A curious man approached me the other day, while I was sitting at a coffee shop in south Delhi. He told me he liked the Awesome Lime colour of my Galaxy S23 device that was lying flat on the table. I was puzzled for a second, but then told him that this was the Galaxy A34, the latest mid-range smartphone from Samsung, and not one of their glitzy flagship devices that launched early in February.
That, in my mind, was one of the biggest endorsements for these two – the Galaxy A34 and Galaxy A54 – mid-range smartphones from Samsung that launched in India on 16 March.
The A34 and A54 can, at best, be characterised as less expensive siblings (complete with the individual camera rings and their silver edges) of the Galaxy S23. That they don’t try to look different is something I can get on board with. With a design that we all like and are familiar with, the strengths of these phones can be determined by their internal specifications. With smartphones that wobble on any flat service, let’s find out if they’re worth a purchase.
Budget-friendly yet premium
The phones borrow a lot from the high-end siblings but also remain rooted in their cause of being budget-friendly. For example, Vision Booster has trickled down from the Galaxy S series. Nightography – sharper photos and videos in low light – has also come to the Galaxy A series. These two A series smartphones also get four OS updates and 5 years of security updates. That is a big plus. The A34 starts at ₹30,999 (8GB+128GB variant), while the A54’s base model (8GB+128GB) comes in at ₹38,999.
Similar but different
The main differences between the A34 and A54 are the display size, chipset, and camera sensors. The A34 gets a 48MP f/1.8 main snapper with OIS, an 8MP f/2.2 ultra-wide, and a 5MP f/2.4 macro. The A54, on the other hand, features a 50MP f/1.8 main camera with optical image stabilization (OIS), a 12MP f/2.2 ultra-wide, and a 5MP f/2.4 macro snapper. The A54 has a 32MP selfie camera, while the A34 only gets a 13MP sensor on the front.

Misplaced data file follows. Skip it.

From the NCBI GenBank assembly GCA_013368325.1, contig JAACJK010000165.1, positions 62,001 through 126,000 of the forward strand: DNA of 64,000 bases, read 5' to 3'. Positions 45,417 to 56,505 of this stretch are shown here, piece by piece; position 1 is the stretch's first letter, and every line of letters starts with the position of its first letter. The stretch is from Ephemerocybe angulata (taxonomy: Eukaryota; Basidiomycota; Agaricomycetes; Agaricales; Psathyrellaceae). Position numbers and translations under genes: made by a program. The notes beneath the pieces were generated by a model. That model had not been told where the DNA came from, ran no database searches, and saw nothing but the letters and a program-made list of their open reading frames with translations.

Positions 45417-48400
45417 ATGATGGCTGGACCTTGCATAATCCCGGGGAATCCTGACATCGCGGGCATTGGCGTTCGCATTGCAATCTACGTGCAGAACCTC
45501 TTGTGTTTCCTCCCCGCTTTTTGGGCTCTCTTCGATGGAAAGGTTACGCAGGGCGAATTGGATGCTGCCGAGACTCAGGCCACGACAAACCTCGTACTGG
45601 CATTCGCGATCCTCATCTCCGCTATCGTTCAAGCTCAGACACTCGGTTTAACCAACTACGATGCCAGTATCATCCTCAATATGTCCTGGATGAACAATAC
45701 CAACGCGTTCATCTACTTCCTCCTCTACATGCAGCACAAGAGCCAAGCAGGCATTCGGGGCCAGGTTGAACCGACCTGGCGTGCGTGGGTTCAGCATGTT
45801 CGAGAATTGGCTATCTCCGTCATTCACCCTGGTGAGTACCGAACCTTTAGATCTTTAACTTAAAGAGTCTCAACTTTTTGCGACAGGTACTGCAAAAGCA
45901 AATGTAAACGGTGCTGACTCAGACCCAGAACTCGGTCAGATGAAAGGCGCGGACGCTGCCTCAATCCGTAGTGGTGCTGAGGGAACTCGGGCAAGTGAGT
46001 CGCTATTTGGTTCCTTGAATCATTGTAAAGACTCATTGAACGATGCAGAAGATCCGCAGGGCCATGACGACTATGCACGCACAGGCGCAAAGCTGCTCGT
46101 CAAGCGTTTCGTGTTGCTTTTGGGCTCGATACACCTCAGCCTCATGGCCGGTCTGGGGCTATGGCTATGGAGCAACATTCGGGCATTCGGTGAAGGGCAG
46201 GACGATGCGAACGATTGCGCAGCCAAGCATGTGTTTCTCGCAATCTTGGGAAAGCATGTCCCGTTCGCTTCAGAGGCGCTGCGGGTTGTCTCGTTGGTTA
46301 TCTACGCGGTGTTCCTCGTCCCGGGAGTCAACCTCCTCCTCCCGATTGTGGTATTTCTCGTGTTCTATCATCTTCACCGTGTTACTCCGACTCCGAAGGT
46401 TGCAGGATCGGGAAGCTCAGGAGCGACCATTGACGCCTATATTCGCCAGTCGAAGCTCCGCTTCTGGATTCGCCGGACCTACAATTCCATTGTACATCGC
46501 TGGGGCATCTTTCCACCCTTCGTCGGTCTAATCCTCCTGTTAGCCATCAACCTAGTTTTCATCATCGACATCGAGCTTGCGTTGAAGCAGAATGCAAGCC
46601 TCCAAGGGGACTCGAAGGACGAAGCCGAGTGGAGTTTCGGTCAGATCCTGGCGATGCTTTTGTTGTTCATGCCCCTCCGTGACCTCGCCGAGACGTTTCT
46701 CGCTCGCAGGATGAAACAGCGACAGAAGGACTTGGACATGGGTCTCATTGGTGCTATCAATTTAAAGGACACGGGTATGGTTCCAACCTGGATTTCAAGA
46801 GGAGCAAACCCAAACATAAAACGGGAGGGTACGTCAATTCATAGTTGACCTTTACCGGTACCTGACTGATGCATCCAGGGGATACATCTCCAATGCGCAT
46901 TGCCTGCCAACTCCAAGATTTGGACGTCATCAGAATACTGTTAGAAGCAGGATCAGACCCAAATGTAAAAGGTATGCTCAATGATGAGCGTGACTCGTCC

The Galaxy A34 packs the MediaTek Dimensity 1080 chipset, while the Galaxy A54 comes with the in-house Exynos 1380 chipset.
Both smartphones have an FHD+ Super AMOLED display (120Hz refresh rate and 1,000 nits peak brightness). The Galaxy A54 is the smaller of the lot, coming in at 6.4 inches, while the Galaxy A34’s display size is 6.6 inches. Despite their bezels, it’s these gorgeous screens that are shrinking the gap between the flagships and the mid-rangers.
One other difference is noticeable on the front of these smartphones. The Galaxy A34 features a notch (the ‘Infinity-U display’, as Samsung calls it), while the Galaxy A54 has a punch-hole camera.
Beyond that, both smartphones are nearly identical. They both have 5,000mAh batteries (with 25W charging), an in-screen fingerprint sensor, an IP67 rating, support for 5G, stereo speakers, a microSD slot and either 128GB or 256GB of storage.
Galaxy A54 over the A34